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Stop the Bleed teaches life-saving techniques to Arkansas teachers

Teachers gathered in Little Rock to learn how to apply tourniquets thanks to Stop the Bleed.

LITTLE ROCK, Ark. (KTHV) — Monday, Feb. 19, teachers in Little Rock experienced a role reversal. They became students of an essential first-aid measure, that can help save lives when someone suffers a major injury. Otter Creek Elementary School held a “Stop the Bleed” training for teachers.

"No longer are first responders just in uniform," Officer Henry Moore with the Little Rock Police Department said.

Learning how to respond is going beyond your first responders.

"The true first responders are the people who are there immediately on scene," Jon Swanson, Executive Director for MEMS, said.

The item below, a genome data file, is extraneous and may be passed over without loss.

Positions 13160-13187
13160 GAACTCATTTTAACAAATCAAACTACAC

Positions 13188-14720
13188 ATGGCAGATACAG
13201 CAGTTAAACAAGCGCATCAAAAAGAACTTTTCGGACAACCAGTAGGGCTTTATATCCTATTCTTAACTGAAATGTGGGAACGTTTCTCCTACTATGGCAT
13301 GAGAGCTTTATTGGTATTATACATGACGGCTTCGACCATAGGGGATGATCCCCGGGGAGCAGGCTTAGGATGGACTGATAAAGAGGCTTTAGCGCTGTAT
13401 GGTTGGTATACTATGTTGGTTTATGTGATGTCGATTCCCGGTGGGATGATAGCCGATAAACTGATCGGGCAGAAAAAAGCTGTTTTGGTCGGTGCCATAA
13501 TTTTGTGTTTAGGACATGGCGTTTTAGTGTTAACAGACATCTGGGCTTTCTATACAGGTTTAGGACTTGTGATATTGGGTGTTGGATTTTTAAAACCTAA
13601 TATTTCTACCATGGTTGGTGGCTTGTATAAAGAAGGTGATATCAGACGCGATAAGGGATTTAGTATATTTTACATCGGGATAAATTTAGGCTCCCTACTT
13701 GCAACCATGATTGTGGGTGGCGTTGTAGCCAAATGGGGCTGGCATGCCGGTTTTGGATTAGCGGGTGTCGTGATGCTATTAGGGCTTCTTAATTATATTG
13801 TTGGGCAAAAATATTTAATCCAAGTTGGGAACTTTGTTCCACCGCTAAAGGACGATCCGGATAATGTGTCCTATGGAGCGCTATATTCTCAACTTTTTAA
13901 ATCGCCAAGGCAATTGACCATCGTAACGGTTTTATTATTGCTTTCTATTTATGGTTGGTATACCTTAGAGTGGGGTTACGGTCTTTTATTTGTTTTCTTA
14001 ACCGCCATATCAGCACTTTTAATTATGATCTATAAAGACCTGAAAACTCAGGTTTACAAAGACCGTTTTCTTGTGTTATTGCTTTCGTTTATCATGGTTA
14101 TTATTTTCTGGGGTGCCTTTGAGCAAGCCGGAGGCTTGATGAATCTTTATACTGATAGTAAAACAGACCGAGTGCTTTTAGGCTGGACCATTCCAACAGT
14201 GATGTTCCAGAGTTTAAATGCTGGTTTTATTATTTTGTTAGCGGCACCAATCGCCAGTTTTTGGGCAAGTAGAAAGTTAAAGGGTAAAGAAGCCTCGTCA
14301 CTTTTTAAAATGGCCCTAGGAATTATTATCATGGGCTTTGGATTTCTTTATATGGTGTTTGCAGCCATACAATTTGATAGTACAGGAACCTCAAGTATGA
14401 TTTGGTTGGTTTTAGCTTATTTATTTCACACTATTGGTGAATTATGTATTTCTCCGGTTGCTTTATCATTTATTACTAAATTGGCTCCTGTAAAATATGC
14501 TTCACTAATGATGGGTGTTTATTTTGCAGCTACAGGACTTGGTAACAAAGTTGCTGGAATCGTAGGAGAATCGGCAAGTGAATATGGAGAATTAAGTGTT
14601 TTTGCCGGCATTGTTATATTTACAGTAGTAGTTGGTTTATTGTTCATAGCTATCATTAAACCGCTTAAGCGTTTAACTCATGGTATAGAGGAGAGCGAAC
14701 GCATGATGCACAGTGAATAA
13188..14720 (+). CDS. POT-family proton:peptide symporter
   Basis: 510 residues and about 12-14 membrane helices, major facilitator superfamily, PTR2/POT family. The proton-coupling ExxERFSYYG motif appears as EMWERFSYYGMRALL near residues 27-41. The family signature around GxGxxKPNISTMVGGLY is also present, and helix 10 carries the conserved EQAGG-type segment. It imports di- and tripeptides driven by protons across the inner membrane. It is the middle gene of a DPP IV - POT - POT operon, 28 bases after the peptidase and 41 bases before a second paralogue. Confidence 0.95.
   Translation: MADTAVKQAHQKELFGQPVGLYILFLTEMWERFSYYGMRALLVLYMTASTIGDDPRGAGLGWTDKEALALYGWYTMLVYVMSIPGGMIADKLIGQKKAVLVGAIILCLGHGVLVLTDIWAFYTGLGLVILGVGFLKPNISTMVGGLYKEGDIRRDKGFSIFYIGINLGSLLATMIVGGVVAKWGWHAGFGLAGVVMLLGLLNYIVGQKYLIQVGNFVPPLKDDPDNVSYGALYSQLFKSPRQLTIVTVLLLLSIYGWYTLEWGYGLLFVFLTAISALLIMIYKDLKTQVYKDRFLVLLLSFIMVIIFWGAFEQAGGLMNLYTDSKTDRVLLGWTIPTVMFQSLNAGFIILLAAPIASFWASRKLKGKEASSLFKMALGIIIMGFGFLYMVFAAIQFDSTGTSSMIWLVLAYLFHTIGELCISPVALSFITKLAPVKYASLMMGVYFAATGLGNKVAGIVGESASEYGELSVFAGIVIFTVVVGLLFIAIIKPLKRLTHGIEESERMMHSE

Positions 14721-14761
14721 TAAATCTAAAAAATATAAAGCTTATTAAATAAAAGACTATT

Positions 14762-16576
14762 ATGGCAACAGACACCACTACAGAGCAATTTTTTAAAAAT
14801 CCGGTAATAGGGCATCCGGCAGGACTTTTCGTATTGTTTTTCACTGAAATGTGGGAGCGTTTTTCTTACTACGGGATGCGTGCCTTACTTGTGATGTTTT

First-responder training is going into the classrooms.

"When parents give us their children for seven and a half hours a day they assume it’s a safe environment and it is," said Margo Bushmiaer, Health Services Coordinator for Little Rock School District.

About 300 Arkansas schools now have a bleeding control kit with five tourniquets.

“They know potential problems so it makes them feel safer doing their job," Bushmiaer said.

Stop the bleed is a national campaign and MEMS has worked to make it a statewide campaign.

"To my knowledge were the first to do that," Swanson said.

While they’ll help in major tragedies, the kits are for much more, including everyday injuries like cuts from glass, playground accidents, and automobile accidents.

Grants from the health department have made this equipment and training free to schools.

“The churches and places of business are next," Swanson said.

These kits will be mounted on the walls of all participating schools. The goal for MEMS is to get them in every Arkansas school.

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